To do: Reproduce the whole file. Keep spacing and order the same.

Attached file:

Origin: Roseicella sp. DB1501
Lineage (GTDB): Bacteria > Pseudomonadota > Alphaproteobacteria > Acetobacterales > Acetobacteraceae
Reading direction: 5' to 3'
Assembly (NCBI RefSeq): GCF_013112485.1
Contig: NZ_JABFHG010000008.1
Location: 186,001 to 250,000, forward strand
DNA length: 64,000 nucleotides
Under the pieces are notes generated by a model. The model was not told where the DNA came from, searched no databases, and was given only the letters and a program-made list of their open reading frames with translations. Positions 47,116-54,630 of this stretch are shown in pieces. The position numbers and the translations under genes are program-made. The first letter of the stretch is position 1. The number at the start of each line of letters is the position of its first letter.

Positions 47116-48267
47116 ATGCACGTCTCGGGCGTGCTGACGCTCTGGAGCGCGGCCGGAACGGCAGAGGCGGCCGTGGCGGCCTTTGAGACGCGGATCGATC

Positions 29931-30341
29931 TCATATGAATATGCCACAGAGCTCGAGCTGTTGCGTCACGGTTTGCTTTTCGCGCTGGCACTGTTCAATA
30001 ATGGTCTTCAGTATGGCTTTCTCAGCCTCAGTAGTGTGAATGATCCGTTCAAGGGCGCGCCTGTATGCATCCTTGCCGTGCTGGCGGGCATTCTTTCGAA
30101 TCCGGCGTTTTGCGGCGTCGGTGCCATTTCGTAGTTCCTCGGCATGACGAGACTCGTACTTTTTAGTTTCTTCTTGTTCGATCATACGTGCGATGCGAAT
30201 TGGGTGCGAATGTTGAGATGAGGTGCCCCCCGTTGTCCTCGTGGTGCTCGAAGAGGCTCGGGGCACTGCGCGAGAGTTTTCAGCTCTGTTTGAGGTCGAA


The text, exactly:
Origin: Roseicella sp. DB1501
Lineage (GTDB): Bacteria > Pseudomonadota > Alphaproteobacteria > Acetobacterales > Acetobacteraceae
Reading direction: 5' to 3'
Assembly (NCBI RefSeq): GCF_013112485.1
Contig: NZ_JABFHG010000008.1
Location: 186,001 to 250,000, forward strand
DNA length: 64,000 nucleotides
Under the pieces are notes generated by a model. The model was not told where the DNA came from, searched no databases, and was given only the letters and a program-made list of their open reading frames with translations. Positions 47,116-54,630 of this stretch are shown in pieces. The position numbers and the translations under genes are program-made. The first letter of the stretch is position 1. The number at the start of each line of letters is the position of its first letter.

Positions 47116-48267
47116 ATGCACGTCTCGGGCGTGCTGACGCTCTGGAGCGCGGCCGGAACGGCAGAGGCGGCCGTGGCGGCCTTTGAGACGCGGATCGATC

Positions 29931-30341
29931 TCATATGAATATGCCACAGAGCTCGAGCTGTTGCGTCACGGTTTGCTTTTCGCGCTGGCACTGTTCAATA
30001 ATGGTCTTCAGTATGGCTTTCTCAGCCTCAGTAGTGTGAATGATCCGTTCAAGGGCGCGCCTGTATGCATCCTTGCCGTGCTGGCGGGCATTCTTTCGAA
30101 TCCGGCGTTTTGCGGCGTCGGTGCCATTTCGTAGTTCCTCGGCATGACGAGACTCGTACTTTTTAGTTTCTTCTTGTTCGATCATACGTGCGATGCGAAT
30201 TGGGTGCGAATGTTGAGATGAGGTGCCCCCCGTTGTCCTCGTGGTGCTCGAAGAGGCTCGGGGCACTGCGCGAGAGTTTTCAGCTCTGTTTGAGGTCGAA